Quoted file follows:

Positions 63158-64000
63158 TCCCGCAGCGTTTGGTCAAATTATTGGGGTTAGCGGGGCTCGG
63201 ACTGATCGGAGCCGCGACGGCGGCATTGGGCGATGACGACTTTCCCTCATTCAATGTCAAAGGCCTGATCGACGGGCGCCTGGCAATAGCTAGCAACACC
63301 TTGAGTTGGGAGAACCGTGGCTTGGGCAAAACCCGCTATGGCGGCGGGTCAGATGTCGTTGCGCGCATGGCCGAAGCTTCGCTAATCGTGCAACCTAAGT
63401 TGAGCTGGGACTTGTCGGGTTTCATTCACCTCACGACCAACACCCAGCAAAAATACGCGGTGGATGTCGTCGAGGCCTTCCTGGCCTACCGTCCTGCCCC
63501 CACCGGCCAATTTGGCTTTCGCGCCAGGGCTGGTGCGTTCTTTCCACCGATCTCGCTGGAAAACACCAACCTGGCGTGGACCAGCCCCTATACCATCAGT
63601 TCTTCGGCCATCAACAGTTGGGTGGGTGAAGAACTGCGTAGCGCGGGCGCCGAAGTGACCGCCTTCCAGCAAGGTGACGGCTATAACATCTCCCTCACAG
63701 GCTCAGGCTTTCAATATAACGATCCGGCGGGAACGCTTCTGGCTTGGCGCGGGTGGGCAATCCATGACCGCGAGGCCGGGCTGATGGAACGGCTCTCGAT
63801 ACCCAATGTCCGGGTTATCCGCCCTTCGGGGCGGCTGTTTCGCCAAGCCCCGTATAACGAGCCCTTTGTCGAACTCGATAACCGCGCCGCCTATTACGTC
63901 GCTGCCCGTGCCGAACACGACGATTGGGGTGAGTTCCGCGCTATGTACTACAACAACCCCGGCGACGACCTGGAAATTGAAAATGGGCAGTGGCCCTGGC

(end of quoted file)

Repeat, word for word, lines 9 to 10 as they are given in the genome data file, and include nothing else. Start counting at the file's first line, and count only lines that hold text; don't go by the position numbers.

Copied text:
63801 ACCCAATGTCCGGGTTATCCGCCCTTCGGGGCGGCTGTTTCGCCAAGCCCCGTATAACGAGCCCTTTGTCGAACTCGATAACCGCGCCGCCTATTACGTC
63901 GCTGCCCGTGCCGAACACGACGATTGGGGTGAGTTCCGCGCTATGTACTACAACAACCCCGGCGACGACCTGGAAATTGAAAATGGGCAGTGGCCCTGGC